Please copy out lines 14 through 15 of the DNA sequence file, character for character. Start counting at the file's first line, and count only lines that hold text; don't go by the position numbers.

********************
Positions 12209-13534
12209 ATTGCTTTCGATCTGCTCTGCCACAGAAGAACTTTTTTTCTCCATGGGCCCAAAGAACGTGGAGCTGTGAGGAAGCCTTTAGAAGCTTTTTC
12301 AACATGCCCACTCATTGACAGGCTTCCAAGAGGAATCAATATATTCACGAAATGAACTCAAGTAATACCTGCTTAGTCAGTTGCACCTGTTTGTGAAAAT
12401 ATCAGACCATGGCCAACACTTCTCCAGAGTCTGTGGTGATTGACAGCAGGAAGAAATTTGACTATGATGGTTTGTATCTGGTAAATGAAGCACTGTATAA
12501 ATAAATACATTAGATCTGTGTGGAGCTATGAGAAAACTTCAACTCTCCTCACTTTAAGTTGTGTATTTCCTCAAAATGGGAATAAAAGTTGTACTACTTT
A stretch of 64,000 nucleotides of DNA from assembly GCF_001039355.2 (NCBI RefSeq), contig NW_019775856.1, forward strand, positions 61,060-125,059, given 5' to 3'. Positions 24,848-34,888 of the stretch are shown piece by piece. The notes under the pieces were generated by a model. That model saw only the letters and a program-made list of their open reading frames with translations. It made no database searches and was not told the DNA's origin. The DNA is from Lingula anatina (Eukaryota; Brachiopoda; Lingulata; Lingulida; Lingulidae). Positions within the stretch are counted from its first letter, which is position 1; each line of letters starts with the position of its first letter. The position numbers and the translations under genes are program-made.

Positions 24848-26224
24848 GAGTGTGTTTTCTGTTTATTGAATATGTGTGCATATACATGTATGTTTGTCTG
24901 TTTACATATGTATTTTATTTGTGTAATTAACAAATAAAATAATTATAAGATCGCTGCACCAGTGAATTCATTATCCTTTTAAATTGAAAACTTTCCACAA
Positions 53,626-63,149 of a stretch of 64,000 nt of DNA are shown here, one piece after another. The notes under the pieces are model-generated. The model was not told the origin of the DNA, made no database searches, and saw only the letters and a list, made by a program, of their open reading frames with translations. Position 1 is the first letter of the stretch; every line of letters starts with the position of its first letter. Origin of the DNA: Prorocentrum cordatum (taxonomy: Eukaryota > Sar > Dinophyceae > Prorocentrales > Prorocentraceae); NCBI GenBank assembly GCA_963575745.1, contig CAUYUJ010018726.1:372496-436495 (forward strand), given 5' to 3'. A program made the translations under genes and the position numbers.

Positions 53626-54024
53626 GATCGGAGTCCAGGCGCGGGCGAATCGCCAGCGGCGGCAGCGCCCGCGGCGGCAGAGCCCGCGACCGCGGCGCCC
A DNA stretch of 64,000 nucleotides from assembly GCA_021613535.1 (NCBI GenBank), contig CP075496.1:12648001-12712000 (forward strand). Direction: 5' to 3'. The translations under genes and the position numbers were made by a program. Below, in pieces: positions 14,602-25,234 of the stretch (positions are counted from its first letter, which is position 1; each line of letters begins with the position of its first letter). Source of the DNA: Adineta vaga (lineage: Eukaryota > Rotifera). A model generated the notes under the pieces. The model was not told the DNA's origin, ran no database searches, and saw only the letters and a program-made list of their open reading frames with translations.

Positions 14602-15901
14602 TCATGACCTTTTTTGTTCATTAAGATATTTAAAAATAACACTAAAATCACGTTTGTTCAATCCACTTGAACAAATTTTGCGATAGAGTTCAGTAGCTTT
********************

Positions 14602-15901
14602 TCATGACCTTTTTTGTTCATTAAGATATTTAAAAATAACACTAAAATCACGTTTGTTCAATCCACTTGAACAAATTTTGCGATAGAGTTCAGTAGCTTT